Vimbai knew that it was going to be one of those days the moment she shuffled downstairs, her socking feet blindly finding their way on the carpeted steps. Her eyes still half-shut from sleep but her nose already picking up the oily smell of freshly roasted coffee beans, she smiled just as the raised voice of her mother cut into her mind. Vimbai stopped smiling.
Ever since she was a child, she had not liked these days, when her parents fought first thing in the morning and the rest of the day came out all narrow-eyed and lopsided, devoid of the usual sense of balance and rightness in the world. Not that those were ever serious fights—the normal spousal squabbling, Vimbai supposed; nothing bad, and most families had it far worse. And yet these fights made her feel exposed and vulnerable, betrayed in her sanctuary and given to the mercy of strange hostile elements.
She slipped into the kitchen, her eyes wary now, looking from under the lowered eyelids.
“Don’t squint,” her mother said. “Do you want any breakfast?”
“Just coffee,” Vimbai answered, and momentarily envied her mother’s accent. The words, the familiar English words that melted and mushed in Vimbai’s mouth, came out with startling sparkling edges, as if they were just born, unpolished by the world, rough and fresh and solid.
She sidled up to the table—they always ate their meals at the table, and even breakfast was a family occasion, an extra opportunity to either bond or hurt each other’s feelings.
Her mother shook her head but poured Vimbai a large steaming cup. “You have to eat breakfast.”
Vimbai’s father made a sound in the back of his throat, a mild sound that seemed to serve only to remind them that he was also present and perhaps could offer opinions on breakfasts and other matters but was too absorbed in his thoughts to vocalize them.
Vimbai looked out of the window, at the familiar suburban street and the red leaves of maples that grew in this sandy soil through some miracle of gardening and landscaping. “How are you doing, dad?” Vimbai said. “Long day today?”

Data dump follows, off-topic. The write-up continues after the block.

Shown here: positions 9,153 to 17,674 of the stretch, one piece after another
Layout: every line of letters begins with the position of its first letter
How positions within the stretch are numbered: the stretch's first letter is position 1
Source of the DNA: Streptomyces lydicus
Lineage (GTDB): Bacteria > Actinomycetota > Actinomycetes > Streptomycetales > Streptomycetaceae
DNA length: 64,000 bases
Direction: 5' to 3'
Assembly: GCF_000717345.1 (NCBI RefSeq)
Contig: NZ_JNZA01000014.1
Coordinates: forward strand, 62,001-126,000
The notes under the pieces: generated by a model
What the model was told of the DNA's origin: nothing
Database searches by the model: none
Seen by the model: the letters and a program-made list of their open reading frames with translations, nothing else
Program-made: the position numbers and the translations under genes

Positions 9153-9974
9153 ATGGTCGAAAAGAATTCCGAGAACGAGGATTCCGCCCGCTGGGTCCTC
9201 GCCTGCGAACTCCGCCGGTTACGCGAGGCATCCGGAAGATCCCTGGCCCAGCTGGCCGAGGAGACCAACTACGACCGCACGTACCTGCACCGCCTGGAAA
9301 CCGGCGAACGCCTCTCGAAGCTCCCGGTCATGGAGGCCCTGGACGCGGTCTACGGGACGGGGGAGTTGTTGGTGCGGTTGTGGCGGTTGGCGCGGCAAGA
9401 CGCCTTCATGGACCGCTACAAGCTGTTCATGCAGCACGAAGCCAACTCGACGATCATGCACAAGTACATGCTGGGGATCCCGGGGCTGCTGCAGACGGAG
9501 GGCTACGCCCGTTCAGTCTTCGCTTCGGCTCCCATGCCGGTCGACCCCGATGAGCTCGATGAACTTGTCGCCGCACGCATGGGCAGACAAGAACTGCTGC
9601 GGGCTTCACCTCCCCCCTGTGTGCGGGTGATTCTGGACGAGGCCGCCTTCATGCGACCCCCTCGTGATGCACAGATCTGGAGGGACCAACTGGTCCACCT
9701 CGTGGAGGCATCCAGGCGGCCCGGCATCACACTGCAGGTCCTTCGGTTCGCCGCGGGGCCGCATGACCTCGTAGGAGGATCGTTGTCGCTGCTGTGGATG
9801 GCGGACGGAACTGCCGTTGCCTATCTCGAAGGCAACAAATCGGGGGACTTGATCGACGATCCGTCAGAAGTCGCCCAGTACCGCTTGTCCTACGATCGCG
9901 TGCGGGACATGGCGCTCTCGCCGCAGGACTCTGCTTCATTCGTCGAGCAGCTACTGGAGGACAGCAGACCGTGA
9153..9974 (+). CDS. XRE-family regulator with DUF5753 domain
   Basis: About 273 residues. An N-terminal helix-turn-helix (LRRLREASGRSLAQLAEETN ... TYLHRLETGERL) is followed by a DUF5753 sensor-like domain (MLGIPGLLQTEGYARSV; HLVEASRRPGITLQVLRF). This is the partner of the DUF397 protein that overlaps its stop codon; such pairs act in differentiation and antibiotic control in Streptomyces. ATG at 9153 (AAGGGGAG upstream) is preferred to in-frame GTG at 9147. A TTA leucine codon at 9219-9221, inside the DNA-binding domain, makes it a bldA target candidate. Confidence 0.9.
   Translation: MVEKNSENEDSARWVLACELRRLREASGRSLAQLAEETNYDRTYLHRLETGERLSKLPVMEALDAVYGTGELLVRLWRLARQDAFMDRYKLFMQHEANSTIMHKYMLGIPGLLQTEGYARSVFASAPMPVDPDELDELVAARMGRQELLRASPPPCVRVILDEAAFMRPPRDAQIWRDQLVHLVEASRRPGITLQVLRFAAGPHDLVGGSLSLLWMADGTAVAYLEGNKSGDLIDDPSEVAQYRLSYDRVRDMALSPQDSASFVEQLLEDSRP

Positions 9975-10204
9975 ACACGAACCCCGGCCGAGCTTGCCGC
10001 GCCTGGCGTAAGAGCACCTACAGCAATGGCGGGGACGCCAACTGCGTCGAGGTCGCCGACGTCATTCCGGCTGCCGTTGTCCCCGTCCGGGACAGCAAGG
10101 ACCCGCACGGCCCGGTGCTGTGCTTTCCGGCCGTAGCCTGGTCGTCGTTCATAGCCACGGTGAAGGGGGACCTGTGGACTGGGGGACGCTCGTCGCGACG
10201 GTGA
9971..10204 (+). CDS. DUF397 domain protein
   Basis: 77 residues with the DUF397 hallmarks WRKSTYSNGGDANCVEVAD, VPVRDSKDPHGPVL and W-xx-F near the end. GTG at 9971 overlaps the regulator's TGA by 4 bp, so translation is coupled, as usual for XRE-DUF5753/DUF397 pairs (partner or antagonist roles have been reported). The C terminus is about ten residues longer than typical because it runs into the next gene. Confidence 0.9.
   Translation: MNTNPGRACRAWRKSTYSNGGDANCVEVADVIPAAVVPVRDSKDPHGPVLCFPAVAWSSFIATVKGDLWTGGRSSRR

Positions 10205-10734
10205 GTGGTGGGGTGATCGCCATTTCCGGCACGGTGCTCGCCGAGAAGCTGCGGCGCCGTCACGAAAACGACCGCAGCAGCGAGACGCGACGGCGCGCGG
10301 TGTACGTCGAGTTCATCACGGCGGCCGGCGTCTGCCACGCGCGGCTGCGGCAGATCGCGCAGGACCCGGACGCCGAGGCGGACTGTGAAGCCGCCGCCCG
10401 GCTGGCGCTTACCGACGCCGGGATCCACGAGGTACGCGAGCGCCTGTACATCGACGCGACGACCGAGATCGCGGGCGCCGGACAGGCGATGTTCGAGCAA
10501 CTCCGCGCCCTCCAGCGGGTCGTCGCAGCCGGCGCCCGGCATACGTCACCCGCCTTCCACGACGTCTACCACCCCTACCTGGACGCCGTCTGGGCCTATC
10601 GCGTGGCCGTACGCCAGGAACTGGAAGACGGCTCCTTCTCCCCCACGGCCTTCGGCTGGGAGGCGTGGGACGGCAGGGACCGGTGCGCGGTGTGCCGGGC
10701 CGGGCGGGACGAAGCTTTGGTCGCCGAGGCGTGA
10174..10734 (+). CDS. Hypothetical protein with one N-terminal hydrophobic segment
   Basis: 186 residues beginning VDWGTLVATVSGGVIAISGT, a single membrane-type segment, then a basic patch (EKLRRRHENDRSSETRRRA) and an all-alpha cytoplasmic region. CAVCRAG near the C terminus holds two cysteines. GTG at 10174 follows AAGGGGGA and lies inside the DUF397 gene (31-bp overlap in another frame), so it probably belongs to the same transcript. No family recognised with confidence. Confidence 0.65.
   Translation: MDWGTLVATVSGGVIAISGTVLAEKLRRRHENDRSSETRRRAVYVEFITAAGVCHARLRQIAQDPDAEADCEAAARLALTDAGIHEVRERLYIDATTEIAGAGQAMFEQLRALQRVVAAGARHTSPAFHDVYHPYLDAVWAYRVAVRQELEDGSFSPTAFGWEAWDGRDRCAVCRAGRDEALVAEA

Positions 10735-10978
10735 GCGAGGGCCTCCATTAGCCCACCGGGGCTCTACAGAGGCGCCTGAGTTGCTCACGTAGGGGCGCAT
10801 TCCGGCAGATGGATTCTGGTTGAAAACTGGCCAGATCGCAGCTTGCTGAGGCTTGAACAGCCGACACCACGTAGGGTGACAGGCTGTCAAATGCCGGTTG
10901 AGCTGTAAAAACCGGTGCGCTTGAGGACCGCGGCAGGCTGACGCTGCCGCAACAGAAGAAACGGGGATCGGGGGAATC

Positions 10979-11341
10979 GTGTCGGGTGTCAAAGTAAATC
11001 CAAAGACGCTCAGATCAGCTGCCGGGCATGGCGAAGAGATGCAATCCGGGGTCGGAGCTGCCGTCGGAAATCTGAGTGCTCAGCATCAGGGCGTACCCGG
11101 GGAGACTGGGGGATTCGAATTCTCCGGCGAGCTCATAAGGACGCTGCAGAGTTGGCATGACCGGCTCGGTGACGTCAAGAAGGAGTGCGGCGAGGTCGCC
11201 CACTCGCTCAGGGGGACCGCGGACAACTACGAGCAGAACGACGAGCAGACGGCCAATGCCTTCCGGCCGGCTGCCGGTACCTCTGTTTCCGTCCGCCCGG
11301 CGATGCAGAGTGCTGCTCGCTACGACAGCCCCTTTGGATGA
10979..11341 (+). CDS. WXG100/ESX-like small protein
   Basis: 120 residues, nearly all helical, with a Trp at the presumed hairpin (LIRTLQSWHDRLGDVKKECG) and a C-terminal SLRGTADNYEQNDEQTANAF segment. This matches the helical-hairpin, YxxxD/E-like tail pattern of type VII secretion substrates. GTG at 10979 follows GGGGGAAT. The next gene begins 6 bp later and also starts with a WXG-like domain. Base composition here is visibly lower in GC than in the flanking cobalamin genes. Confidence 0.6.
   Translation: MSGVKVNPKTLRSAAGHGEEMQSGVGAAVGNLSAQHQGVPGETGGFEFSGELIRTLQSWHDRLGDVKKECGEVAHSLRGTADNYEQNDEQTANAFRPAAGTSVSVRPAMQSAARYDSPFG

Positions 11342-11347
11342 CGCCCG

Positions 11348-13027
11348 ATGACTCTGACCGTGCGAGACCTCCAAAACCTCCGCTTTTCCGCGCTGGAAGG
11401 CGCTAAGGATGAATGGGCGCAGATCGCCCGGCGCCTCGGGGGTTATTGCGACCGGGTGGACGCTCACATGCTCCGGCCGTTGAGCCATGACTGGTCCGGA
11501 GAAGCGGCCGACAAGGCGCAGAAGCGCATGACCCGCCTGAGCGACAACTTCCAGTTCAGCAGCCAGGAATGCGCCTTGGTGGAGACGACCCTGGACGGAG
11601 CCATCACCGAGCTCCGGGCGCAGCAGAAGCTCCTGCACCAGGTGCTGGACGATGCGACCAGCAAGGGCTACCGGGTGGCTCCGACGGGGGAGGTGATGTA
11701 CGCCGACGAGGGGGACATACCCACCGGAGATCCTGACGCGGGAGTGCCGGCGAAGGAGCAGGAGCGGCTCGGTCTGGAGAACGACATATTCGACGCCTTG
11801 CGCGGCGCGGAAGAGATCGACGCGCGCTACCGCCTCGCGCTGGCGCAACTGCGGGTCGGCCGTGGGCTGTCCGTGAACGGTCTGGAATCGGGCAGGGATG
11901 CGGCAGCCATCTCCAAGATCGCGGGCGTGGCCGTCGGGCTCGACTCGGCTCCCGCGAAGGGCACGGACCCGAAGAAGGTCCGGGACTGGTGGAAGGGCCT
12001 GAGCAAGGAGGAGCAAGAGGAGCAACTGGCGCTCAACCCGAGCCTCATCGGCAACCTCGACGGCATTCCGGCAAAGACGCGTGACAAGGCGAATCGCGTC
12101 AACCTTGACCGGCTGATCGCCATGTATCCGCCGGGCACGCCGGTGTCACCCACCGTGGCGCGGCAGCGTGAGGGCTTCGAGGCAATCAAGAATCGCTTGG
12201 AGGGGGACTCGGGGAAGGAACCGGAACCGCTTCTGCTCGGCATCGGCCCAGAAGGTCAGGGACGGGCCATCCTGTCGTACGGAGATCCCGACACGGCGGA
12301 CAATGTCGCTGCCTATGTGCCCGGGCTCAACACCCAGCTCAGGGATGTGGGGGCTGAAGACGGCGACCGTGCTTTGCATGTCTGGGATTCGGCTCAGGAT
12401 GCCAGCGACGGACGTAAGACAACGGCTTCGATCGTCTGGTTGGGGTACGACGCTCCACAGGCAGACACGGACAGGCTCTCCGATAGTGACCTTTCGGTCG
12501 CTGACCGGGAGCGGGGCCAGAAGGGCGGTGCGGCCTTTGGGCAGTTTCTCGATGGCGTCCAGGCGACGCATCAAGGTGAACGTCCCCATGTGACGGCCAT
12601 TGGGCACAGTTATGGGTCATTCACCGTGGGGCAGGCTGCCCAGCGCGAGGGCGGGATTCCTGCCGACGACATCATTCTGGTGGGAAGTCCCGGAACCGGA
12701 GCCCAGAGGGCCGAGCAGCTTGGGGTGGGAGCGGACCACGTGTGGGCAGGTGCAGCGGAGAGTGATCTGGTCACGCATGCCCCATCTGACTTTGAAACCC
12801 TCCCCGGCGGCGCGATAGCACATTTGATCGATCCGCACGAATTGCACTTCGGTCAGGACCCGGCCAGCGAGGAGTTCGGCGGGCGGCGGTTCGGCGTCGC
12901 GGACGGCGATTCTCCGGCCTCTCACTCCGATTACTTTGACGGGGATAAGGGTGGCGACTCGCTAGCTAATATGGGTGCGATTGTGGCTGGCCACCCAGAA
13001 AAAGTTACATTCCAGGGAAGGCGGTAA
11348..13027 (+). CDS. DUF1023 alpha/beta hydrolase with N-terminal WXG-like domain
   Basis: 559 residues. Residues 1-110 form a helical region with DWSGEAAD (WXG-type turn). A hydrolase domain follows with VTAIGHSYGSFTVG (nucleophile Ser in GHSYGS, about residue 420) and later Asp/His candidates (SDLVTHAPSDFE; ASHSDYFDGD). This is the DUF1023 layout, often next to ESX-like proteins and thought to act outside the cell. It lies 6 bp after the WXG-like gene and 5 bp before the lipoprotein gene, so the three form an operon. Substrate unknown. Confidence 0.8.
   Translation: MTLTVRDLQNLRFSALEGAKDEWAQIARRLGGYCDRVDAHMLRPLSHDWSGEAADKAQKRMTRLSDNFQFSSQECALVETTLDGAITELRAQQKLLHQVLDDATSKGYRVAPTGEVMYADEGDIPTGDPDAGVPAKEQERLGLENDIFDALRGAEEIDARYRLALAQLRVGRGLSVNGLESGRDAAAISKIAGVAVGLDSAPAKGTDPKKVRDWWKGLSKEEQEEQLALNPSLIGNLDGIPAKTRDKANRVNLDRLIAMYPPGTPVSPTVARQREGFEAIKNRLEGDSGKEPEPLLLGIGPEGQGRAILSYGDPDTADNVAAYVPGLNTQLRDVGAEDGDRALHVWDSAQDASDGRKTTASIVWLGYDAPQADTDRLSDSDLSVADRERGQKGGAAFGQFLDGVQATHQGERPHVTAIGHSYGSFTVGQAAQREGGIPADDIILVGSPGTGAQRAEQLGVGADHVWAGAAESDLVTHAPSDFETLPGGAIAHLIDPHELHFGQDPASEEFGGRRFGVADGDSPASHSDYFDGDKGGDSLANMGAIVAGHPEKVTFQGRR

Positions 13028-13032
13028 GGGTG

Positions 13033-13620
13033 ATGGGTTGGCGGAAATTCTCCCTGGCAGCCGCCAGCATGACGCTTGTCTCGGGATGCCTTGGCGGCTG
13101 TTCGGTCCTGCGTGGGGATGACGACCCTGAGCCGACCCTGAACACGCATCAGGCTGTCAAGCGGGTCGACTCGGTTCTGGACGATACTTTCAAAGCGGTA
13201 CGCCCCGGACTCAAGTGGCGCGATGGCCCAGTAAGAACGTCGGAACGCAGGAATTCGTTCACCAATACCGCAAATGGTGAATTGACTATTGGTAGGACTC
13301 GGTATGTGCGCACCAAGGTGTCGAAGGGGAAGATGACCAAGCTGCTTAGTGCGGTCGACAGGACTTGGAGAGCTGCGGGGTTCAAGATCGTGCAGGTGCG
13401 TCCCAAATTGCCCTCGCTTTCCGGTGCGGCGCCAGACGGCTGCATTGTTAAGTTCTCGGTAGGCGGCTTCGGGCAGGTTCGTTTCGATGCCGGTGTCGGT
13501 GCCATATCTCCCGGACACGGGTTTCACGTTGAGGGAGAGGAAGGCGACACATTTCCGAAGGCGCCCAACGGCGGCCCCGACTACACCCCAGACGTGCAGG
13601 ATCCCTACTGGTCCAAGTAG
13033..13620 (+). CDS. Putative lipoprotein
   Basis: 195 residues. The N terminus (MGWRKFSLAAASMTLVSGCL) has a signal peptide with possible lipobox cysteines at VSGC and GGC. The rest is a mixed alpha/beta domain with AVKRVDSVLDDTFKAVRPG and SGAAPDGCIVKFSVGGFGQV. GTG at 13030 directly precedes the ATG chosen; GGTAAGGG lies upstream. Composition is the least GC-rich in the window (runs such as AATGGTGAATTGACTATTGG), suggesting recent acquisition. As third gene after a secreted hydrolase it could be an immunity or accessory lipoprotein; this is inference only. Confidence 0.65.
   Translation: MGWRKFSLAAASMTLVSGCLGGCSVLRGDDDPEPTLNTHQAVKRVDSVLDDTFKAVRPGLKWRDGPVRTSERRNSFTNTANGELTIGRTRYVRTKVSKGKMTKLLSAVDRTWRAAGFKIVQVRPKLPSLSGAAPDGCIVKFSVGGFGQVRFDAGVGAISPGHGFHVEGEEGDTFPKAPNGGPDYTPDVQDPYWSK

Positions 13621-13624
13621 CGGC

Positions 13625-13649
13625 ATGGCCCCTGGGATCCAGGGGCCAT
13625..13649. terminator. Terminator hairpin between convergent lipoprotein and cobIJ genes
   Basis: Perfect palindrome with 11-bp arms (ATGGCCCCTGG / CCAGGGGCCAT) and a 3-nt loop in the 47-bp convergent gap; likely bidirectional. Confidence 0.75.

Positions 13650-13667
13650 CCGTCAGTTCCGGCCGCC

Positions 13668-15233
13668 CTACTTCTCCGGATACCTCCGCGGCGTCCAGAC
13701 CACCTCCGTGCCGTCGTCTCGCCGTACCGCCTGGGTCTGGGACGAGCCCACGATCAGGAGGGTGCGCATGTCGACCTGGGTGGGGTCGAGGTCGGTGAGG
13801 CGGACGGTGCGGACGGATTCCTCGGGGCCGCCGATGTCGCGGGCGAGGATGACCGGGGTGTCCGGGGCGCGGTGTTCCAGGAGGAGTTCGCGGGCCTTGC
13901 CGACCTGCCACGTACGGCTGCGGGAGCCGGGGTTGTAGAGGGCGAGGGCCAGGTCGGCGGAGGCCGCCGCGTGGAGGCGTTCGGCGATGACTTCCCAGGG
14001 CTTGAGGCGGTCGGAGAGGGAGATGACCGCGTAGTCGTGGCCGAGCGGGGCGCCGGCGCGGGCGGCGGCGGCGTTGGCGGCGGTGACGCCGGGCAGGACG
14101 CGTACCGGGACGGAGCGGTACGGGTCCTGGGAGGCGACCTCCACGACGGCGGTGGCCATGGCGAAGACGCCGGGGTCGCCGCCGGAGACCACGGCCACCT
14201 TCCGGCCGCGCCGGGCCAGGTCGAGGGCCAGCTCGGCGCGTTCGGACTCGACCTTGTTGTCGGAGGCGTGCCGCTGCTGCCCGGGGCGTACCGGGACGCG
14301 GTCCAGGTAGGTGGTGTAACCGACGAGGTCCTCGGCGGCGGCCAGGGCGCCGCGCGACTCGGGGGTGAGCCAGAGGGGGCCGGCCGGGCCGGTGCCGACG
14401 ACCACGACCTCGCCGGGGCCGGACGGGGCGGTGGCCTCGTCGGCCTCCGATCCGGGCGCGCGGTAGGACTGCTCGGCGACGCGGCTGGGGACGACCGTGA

He nodded. “Double shift,” he said. “You?”
Vimbai pursed her lips and blew on the surface of her coffee, wrinkling it like smooth brown silk. “Three classes today.”
“You’re coming to school with me?” her mother asked.
“Maybe,” Vimbai answered. “If you’re not working late again.”
“You can go to the library,” her mother suggested.
“Or I can take my car and drive home.” Vimbai tried to keep her voice neutral—when her parents fought first thing in the morning, it was not wise to annoy her mother. If Vimbai was not careful, shit would go down and both her and her father would get it—not that they didn’t deserve it, Vimbai admitted to herself. After all, why shouldn’t she get in trouble every now and again?
Mother rose, pushing her chair away with a hair-raising squeak. “Fine. Suit yourself. Carpooling is of course too much trouble and inconvenience. Who cares about global warming anyway?”
“Mom.” Vimbai cringed. “Don’t be like this.”
As Vimbai had grown older, she had realized that the arguments and the problems she had with her mother were not unusual—in fact, she suspected that teenage girls who did not get along with their mothers outnumbered those who did at least three to one. It did not make her feel any better, and she still wished—selfishly, she would be the first to admit—that her mother paid more attention to Vimbai than the news from abroad, or to the Africana studies and who set the agenda there. She wished that she would pay as half as much mind to Vimbai’s problems and worries as she did to the white men trying to hijack her department.
Mother shrugged and left, and Vimbai and her father traded looks.
“What brought that on?” Vimbai said.
Her father shook his head. “Everything, darling. Be nice to her—she’s having a rough time. Her department and all that. Stress.”
“You have stress too.” Vimbai drank her coffee, sizing up her father from the corner of her eye. He was always so much more subdued, so willing to make excuses and make peace and sacrifice, always minimizing his own fatigue and heartbreak. It’s not important, darling. Such a slight man, his eyes so sad and kind. She did not know how to tell him.
“It’s all right,” he answered. “You get used to it; you get used to everything.”
Vimbai shrugged and drank her coffee, considering all the things she never wanted to get used to; at the same time, the habitual guilt stirred—her parents had been through so much, it felt downright selfish for her to complain about anything at all. And yet, if the experience was all that mattered, wasn’t hers just as valuable? All she knew was that she had to get out of here, before she became the same as her mother.